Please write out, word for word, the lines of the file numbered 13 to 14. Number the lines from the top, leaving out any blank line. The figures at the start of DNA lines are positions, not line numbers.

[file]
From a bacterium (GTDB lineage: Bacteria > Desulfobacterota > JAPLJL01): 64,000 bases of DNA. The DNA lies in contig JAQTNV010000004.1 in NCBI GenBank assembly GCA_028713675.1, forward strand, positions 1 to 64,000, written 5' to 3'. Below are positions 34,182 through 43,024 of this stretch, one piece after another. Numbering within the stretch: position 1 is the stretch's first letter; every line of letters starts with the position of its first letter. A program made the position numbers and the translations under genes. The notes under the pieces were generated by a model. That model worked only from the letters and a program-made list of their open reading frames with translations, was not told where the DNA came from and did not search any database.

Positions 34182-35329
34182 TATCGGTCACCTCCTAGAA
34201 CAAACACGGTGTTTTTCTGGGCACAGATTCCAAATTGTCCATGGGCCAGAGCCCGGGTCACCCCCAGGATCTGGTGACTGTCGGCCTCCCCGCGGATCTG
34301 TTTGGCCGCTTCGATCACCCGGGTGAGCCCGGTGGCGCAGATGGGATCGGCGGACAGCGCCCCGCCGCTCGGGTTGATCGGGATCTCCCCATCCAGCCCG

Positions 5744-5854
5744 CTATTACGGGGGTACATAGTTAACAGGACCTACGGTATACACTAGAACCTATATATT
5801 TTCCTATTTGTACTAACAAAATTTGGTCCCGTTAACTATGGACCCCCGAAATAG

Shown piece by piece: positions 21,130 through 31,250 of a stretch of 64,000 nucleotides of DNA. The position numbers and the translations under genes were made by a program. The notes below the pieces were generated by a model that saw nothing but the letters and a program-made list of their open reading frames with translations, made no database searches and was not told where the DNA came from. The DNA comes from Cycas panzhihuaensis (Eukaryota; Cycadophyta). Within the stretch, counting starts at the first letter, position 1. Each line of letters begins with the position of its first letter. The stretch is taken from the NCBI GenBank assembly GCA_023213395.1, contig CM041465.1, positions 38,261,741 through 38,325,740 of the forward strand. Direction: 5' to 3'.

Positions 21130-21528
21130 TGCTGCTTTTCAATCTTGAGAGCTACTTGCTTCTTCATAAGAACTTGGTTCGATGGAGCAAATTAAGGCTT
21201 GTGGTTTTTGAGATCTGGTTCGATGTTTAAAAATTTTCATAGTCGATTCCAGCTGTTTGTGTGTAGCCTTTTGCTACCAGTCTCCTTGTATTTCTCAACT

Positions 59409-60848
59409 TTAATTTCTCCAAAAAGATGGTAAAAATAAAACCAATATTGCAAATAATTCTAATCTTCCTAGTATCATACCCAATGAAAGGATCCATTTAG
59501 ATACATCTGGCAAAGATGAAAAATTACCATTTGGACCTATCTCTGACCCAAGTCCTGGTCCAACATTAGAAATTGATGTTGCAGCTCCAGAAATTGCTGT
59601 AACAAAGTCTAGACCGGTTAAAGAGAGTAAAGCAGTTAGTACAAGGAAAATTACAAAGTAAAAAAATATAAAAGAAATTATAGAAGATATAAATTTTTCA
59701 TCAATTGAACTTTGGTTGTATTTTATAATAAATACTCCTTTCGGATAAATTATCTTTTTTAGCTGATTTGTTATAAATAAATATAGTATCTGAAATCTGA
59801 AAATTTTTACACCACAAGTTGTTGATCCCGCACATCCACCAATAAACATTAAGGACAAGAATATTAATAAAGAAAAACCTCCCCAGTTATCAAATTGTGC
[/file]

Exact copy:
Positions 59409-60848
59409 TTAATTTCTCCAAAAAGATGGTAAAAATAAAACCAATATTGCAAATAATTCTAATCTTCCTAGTATCATACCCAATGAAAGGATCCATTTAG